Eck Institute for Global Health faculty, Jason Rohr, shares some of his research interests, passions, and hobbies. Rohr is currently the Ludmilla F., Stephen J., and Robert T. Galla College Professor of Biological Sciences as well as the Associate Chair of the Department of Biological Sciences.
Q. Tell us about your research program. How and when did you first become interested in the field?
A. My research program in global health is on finding simultaneous solutions to human schistosomiasis and food, water, and energy shortages in the developing world. Schistosomiasis is a neglected tropical disease caused by a trematode (flatworm) that is transmitted from snails to humans. I became interested in human schistosomiasis after discovering that fertilizer and the herbicide atrazine increased trematode infections in frogs. I wondered whether what I had observed in frogs might be occurring in the human analog. My colleagues and I conducted work in outdoor water-filled tanks and in Senegal and revealed that several agrochemicals were increasing the risk of schistosomiasis through top-down and bottom-up effects on snails. Currently, we are attempting to remove aquatic vegetation, which is snail habitat, from water access points in Senegal to see if it reduces schistosomiasis. This vegetation can be turned into compost and some of it is being used to feed livestock and biodigesters that provide cooking gas.
Q. What is your greatest scientific/research achievement to date? Is there a publication you are most proud of?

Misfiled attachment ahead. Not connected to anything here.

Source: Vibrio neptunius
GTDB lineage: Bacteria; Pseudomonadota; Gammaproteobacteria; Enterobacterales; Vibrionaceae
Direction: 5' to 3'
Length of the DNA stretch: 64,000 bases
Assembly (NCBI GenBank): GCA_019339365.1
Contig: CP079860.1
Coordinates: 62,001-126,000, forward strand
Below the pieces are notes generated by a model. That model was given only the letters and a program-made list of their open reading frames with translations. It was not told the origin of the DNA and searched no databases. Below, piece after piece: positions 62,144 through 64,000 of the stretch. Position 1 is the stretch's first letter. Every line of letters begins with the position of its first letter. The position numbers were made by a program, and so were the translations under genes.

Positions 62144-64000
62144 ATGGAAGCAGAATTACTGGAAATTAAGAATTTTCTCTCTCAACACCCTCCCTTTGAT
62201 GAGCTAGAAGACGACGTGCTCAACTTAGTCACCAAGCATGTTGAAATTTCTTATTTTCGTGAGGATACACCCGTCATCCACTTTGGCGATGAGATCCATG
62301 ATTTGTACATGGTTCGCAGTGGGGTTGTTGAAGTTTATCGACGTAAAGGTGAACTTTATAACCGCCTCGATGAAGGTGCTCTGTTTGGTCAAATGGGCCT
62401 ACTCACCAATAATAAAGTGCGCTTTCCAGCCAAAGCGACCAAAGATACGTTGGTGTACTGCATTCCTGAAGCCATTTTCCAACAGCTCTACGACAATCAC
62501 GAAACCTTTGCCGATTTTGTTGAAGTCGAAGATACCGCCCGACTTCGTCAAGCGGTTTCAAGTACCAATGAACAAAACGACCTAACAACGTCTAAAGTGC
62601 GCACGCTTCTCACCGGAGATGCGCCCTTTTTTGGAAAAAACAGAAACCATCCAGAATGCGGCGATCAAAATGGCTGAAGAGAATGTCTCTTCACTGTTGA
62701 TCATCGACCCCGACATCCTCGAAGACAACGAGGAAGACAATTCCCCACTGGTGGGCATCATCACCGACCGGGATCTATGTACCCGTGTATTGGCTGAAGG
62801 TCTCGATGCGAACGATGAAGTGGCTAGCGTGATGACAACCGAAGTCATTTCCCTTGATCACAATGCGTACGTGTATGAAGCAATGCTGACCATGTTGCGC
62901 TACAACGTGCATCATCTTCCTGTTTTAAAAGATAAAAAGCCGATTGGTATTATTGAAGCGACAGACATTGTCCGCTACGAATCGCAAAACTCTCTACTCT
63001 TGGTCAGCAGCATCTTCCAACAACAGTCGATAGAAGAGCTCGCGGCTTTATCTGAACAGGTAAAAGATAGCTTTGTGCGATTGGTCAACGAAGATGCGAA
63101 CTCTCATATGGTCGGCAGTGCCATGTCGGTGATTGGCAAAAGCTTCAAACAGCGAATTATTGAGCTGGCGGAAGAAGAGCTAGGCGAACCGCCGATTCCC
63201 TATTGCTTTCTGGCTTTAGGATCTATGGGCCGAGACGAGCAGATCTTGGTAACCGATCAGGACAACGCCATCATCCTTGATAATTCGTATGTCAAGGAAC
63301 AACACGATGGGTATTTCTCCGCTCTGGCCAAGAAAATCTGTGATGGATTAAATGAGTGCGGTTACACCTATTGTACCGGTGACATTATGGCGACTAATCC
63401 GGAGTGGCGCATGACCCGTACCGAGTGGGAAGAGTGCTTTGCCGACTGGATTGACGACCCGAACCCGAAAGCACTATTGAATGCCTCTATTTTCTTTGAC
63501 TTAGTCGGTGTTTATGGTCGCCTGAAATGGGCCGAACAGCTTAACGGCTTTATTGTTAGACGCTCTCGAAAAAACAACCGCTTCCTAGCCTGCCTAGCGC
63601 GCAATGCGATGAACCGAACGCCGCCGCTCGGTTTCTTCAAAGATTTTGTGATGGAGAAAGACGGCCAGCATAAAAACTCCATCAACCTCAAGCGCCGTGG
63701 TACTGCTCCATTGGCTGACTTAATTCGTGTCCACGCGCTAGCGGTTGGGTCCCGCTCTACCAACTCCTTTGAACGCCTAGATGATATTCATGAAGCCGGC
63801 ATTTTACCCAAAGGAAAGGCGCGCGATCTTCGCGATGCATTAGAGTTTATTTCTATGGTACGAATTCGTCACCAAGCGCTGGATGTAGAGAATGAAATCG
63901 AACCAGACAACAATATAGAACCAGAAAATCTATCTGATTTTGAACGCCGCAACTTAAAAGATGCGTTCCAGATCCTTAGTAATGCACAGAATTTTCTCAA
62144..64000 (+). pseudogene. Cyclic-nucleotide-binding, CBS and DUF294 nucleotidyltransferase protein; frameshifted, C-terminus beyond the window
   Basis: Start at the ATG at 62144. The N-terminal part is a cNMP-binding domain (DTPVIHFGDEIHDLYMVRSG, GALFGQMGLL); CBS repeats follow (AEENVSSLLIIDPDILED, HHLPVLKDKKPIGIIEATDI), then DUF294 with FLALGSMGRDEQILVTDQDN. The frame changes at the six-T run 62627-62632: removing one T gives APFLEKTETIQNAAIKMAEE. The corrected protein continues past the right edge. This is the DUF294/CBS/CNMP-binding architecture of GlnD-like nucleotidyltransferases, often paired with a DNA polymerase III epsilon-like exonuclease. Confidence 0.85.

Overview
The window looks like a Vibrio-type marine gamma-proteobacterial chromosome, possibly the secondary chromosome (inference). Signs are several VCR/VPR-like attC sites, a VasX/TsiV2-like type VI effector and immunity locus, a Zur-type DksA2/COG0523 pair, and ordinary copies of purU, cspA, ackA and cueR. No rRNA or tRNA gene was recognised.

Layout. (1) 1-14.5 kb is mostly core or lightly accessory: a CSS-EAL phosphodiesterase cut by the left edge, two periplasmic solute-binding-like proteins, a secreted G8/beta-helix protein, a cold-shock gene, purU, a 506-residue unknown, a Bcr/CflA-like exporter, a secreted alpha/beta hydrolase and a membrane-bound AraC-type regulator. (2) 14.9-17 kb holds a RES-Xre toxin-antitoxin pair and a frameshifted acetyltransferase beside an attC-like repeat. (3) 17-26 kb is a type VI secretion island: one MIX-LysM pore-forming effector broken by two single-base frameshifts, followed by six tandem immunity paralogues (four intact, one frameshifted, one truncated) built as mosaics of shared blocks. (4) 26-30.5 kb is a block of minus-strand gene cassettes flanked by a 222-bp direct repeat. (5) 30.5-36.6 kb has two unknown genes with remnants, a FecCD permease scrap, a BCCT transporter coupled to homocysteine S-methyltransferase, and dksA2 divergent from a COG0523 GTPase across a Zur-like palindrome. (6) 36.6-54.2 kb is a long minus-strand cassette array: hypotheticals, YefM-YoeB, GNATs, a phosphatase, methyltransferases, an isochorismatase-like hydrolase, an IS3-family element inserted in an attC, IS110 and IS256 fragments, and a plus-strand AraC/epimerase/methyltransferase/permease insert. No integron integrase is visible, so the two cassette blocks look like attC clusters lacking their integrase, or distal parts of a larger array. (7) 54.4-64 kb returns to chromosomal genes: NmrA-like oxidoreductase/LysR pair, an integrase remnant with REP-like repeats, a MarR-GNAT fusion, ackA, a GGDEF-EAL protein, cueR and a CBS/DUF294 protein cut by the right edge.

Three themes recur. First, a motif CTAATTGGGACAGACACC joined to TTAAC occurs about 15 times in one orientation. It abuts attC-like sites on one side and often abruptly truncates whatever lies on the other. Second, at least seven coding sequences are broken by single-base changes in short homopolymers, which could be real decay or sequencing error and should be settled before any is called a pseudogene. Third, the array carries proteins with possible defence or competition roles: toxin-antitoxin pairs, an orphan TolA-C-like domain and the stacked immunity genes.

A. It is hard to pick one, but I am excited about two papers that were published recently. In 2018, my colleagues and I published a paper in Nature Communications (Halstead et al. 2017) that showed that fertilizer and an herbicide increased schistosomiasis risk by increasing algal food resources for snails and that an insecticide increased schistosomiasis risk by decimating snail predators. In follow-up work in Nature Sustainability (Rohr et al. 2019), we synthesized knowledge on the interactions between emerging human infectious diseases and global food production. I think this latter piece of work could potentially be important to policy and planning decisions as the global human population approaches 11 billion in 2100.
Q. What do you find to be the most rewarding aspect of training students? How has working with students impacted your research?
A. I wouldn’t be where I am today if it weren’t for the enormous number of fantastic graduate and undergraduate students that have come through my laboratory. They are the engine that drives my lab. They also bring me so much joy. I have had so many that have become superstars and will undoubtedly exceed my accomplishments. Seeing my undergraduate and graduate students blossom into autonomous and potent scientists is what I find so rewarding about training students.
Q. What advice would you give your college self?
Think bigger sooner. The work I started doing was a bit narrow in scope and, honestly, a bit esoteric. I wish someone would have encouraged me to think bigger picture sooner in my career.
Q. Tell us a fun fact about yourself, or something you enjoy doing in your free time. What's it like to balance teaching, conducting research, and home life?
A. Before I moved here, I really enjoyed playing soccer. I often played several times a week, and even coached both my daughters’ high school team last year. I hope to find a league to play in when the weather isn’t too cold. Soccer provides me with a healthy escape from work that I can also enjoy with my family.